Motorola Q (Sprint)
The MOTO Qâ„¢ brings you forward-thinking technology in a cutting-edge design. Add the power of Sprint's high-speed network, affordable monthly data plans and special features available only from Sprint, and you've got everything you need to stay in touch and stay entertained - all in one pocket-sized device To keep your smartphone's applications up to date, and to optimize the performance of your device, you may need to perform firmware and/or software updates just as you would on your PC. To learn more about updates for your device, please visit Motorola's support site. Note that by clicking this link you will be leaving Amazon.com. Motorola's QWERTY keyboard equipped Q, formerly known as the RAZRberry in the rumor mills, might not exactly be the "BlackBerry killer" that many predicted, but it is certainly one of the most capable and user friendly smartphones available on the market today. Based on Microsoft's Windows Mobile 5.0 Smartphone platform, the Q picks up the best features from Microsoft's Smartphone edition of Windows Mobile while still offering a lot of PDA-like capability and screen real estate on its 65k color, 320x240 pixel display. Sleek, small and oh, so powerful. See it in 3D. In terms of hardware features, the Q's right side 3-way scroll wheel and dedicated back buttons take center stage. These give the Q user fast BlackBerry-like scrolling with the ability to select an item or return to the prior screen--all with the user's thumb. Of course you can still do these same things the traditional way by using the 5-way direction pad and the back button that sits to its right. There's also a dedicated home key as well as the red and green call control keys. The Q's QWERTY keyboard is a bit stiff, but otherwise designed well. The dark keys serve double duty as the numeric keypad when the Option key (found left of the Z key) is used. The Option key can be locked on, as can the shift key on the opposite side of the keyboard. Along the bottom of the keyboard you'll find dedicated buttons for email, the 1.3-megapixel camera, and a dual-use key for the speaker-independent voice dialing system and speakerphone. When it comes to hot features, though, the Q's EV-DO 3G data capability tops the list. When used in an EV-DO coverage area, the Q user can expect to get wireless data rates that approach those enjoyed by home DSL users. When there is no EV-DO coverage available, the Q will fall back to the slower 1xRTT data network (roughly comparable to a 56Kbps modem). The Q can also connect to a desktop PC with a USB or Bluetooth connection. Bluetooth can also be used with mono and stereo headsets, as well as other devices like keyboards. Get intimate with the Q's keyboard. While WiFi wireless access would have been a welcomed feature, it would have only led to even more strain on the already overtaxed battery. The standard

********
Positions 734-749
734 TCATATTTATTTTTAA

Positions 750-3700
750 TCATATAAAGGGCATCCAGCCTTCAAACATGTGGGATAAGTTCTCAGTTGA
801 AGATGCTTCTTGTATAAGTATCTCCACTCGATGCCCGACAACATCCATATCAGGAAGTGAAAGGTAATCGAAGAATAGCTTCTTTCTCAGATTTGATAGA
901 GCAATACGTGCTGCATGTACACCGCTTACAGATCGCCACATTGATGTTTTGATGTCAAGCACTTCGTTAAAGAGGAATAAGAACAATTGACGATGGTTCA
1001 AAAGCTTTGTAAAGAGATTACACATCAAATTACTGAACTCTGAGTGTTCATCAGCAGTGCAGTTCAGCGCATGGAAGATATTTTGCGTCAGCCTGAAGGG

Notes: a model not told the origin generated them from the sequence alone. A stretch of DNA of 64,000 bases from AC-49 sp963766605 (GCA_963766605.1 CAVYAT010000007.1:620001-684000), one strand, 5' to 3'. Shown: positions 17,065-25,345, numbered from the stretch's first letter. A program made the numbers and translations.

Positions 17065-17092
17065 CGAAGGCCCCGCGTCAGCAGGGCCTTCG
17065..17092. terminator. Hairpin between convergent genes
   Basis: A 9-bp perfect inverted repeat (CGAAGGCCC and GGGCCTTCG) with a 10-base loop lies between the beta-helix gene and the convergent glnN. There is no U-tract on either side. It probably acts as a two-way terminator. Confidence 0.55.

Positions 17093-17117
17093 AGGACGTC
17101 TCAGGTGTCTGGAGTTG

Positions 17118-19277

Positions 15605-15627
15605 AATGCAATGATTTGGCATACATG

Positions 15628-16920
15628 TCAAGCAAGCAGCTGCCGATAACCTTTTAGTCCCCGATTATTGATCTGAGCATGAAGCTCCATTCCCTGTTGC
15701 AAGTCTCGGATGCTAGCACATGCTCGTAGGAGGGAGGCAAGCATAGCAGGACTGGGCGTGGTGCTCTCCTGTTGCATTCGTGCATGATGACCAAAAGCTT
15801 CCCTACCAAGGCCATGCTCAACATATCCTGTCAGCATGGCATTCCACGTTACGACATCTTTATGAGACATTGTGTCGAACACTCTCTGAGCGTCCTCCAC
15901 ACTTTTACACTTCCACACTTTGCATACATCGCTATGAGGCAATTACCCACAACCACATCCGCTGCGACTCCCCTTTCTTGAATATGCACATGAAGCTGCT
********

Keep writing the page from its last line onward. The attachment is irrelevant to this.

capacity battery is capable of a respectable 5.5 hours of continuous talk time, but realistically will only provide a day of solid use, especially if the Q user takes advantage of the BlackBerry-like push email support. The push system can keep your Q lock step in sync with your corporate or home email inbox without any user intervention required. On top of email synchronization, it can also be used to synchronize the Q's contacts, calendar entries, tasks and other items with your home or office copy of Microsoft Outlook. It is somewhat eerie how you can enter a new contact or appointment on the Q and have it show up moments later in Outlook--or the other way around. One of the great things about owning a smartphone is the ability to add 3rd party developed applications to the device. Since Windows Mobile 5.0 is quite popular, there are plenty such applications available both freely and for purchase. The Q has about 50MB of RAM for running applications, and a similar amount for storing data and the applications themselves. If you need more storage space, you can easily add a gigabyte or two by inserting a miniSD memory card into the Q's slot, located on the left edge of the device. The Motorola Q packs a lot of capability into a device that is only a half inch thick and weighs 4.3 ounces--considerably less than the competition. It comes highly recommended. Pros: One-handed use Thin and light EV-DO data Cons: Short standby battery life Stiff keyboard keys --Reviewed by Michael Oryl, editor in chief of www.MobileBurn.com
Products Feature 1. One Of The Thinnest, Lightest QWERTY Keyboard Phones Ever Produced 2. Amazing Microsoft "Today" Screen Gives You Immediate Access To Current Info and Q Functions 3. Bluetooth Wireless Technology Supports Streaming Stereo Music 4. View Word, Excel, PowerPoint and PDF Files 5. Full Featured Email Software Lets You Configure Corporate And Personal Email Accounts Get Discount - Click Now!
Published on May 14, 2011
Motorola Q (Sprint) Get intimate with the Q's keyboard. While WiFi wireless access would have been a welcomed feature, it would have only le...